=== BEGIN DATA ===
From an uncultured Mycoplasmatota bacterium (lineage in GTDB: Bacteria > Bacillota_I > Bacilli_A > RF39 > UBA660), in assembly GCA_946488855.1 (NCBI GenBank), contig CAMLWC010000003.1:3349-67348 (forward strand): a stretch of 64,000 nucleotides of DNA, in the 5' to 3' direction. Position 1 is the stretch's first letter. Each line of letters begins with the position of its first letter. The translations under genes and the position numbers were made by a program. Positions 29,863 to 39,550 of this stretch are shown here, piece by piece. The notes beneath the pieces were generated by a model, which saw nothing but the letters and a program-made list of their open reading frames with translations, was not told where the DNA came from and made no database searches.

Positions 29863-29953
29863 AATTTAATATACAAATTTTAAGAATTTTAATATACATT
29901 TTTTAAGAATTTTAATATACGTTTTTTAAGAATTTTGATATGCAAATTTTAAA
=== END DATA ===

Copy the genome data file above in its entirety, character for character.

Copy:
From an uncultured Mycoplasmatota bacterium (lineage in GTDB: Bacteria > Bacillota_I > Bacilli_A > RF39 > UBA660), in assembly GCA_946488855.1 (NCBI GenBank), contig CAMLWC010000003.1:3349-67348 (forward strand): a stretch of 64,000 nucleotides of DNA, in the 5' to 3' direction. Position 1 is the stretch's first letter. Each line of letters begins with the position of its first letter. The translations under genes and the position numbers were made by a program. Positions 29,863 to 39,550 of this stretch are shown here, piece by piece. The notes beneath the pieces were generated by a model, which saw nothing but the letters and a program-made list of their open reading frames with translations, was not told where the DNA came from and made no database searches.

Positions 29863-29953
29863 AATTTAATATACAAATTTTAAGAATTTTAATATACATT
29901 TTTTAAGAATTTTAATATACGTTTTTTAAGAATTTTGATATGCAAATTTTAAA